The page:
This might be an old case study but it doesn’t matter. The things I want to look at are evergreen. So, it probably doesn’t get much more complicated than corporate tax advisory, risk assessment and performance monitoring. Crowe & Horwath recognised that and conjured a content marketing campaign back in 2012. It consisted of fewer than 50 pieces of content spanning articles, infographics, Q&As, checklists and videos.

They then targeted CEOs in financial giants worth $1 billion or more (think LinkedIn Sales Navigator if you’re wondering how to target and segment your leads). They reached out to 778 individuals and got a 70% open rate. The 545 openers didn’t convert quite as well as expected – just 2 sales, however, we’re talking high ticket sales – $250,000 in revenue.

The open rate here is the key metric. You don’t get a 70% open rate by cold-emailing people. ?‍♂️

You may argue that they could’ve improved the funnel conversion rate, as 545 SQL (sales-qualified leads) down to two closed deals is pretty shocking, but then again, we’re talking about high-ticket product. Also this B2B content marketing campaign was aimed at CEOs who are rarely the direct decision makers. All things considered they’d done pretty well.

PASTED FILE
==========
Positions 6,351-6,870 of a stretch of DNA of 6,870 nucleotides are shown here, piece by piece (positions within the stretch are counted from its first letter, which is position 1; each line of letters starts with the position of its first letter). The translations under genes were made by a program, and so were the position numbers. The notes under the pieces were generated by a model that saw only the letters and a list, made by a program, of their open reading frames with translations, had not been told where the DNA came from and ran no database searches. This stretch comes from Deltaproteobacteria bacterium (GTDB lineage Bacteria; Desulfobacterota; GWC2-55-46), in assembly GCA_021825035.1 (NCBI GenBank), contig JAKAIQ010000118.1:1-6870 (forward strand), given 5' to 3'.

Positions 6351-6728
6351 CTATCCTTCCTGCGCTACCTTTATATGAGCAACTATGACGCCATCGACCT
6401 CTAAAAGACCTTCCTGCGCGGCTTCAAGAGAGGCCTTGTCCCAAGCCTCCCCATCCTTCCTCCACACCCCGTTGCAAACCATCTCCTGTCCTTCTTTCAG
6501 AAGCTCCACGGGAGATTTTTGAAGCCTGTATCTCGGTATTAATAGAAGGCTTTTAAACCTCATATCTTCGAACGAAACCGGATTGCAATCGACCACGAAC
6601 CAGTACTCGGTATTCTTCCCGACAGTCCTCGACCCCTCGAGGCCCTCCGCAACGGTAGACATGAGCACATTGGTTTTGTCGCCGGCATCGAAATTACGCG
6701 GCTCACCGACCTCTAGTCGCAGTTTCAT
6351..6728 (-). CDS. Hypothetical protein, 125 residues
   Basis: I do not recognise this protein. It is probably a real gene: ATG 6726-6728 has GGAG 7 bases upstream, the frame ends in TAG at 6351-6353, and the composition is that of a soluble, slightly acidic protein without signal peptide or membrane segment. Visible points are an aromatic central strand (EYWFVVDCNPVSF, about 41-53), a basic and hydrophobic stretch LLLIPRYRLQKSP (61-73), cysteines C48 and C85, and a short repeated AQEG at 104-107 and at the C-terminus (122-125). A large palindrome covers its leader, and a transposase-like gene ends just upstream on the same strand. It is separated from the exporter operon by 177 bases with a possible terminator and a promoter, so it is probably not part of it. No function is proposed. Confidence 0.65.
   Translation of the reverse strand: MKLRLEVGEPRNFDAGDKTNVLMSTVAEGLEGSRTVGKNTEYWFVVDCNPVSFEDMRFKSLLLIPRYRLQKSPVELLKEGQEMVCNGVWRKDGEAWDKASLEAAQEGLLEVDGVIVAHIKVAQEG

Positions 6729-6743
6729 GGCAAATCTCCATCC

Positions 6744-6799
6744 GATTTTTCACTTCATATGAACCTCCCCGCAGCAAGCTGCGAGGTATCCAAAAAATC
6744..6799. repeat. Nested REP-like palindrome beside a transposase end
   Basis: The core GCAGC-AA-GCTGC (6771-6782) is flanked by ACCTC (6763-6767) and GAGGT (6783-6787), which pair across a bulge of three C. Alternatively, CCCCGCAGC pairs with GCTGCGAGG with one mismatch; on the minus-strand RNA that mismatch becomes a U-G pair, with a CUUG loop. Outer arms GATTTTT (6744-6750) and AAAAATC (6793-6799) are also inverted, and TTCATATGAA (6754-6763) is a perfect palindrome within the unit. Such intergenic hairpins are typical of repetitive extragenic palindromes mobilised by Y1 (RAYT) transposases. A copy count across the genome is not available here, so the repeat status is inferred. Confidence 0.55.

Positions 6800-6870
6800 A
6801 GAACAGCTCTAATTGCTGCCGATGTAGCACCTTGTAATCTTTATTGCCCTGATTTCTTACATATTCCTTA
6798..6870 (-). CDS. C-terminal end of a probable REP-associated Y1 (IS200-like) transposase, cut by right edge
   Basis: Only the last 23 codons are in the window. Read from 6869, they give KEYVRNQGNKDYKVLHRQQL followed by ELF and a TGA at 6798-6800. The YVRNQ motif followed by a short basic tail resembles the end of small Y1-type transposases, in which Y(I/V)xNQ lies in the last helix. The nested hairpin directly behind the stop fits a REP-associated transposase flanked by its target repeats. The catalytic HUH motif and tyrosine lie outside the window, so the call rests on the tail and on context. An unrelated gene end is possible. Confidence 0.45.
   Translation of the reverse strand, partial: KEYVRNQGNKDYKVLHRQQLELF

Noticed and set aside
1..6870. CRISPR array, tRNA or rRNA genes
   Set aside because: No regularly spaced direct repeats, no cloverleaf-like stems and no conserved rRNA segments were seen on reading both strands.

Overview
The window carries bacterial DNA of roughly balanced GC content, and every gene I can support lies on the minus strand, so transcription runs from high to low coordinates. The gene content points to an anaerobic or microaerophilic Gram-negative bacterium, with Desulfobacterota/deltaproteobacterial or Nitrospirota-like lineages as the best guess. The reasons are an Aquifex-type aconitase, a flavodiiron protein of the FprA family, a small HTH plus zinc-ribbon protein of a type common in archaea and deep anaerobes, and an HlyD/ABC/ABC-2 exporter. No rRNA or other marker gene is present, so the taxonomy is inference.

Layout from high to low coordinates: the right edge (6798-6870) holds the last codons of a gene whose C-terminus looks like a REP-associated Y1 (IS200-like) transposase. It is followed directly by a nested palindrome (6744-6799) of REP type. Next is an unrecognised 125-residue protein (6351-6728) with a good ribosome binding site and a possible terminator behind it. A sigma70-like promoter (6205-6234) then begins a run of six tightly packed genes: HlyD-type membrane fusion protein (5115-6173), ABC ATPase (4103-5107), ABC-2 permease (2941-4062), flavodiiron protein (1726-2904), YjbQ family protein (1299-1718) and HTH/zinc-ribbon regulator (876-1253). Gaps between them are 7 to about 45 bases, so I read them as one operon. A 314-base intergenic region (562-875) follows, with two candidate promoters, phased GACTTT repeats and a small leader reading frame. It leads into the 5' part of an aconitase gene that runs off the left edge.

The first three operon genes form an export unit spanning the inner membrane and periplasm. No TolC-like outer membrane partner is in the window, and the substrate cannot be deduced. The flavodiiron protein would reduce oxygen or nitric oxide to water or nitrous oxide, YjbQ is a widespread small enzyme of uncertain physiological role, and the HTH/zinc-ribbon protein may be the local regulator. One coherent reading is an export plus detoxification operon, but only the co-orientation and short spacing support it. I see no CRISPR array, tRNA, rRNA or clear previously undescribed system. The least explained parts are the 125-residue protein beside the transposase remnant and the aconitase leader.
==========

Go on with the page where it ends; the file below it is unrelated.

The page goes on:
Since they had a marketing team in-house, there was no added cost to create this B2B content marketing campaign. How good is that? And even if they had to outsource, you can easily replicate their content for some $5 – 10,000. And that’s what, like 25:1 ROI which is pretty amazing.

They should’ve continued in a similar fashion, yet if you scroll down to their blog beginnings – back to 2013 -, you see a countdown of stuff that you shouldn’t do on a corporate blog (mind you they’ve improved significantly now).

Same goes for their YouTube effort. They did put out a few great videos back in 2012, like this one:

But then there were gaps in their video marketing output and the recent videos are not getting anywhere near as many views and interaction as I’d expect.

And just 275 subscribers, so yeah, work in progress. It is typical for large powerful corporate businesses to slightly weir off their track after particularly successful marketing campaigns. You do remember the XEROX marketing case study where they created a brilliant campaign and then just let it slip into oblivion.

B2B marketing rule number one – if you find something that works then stick to it!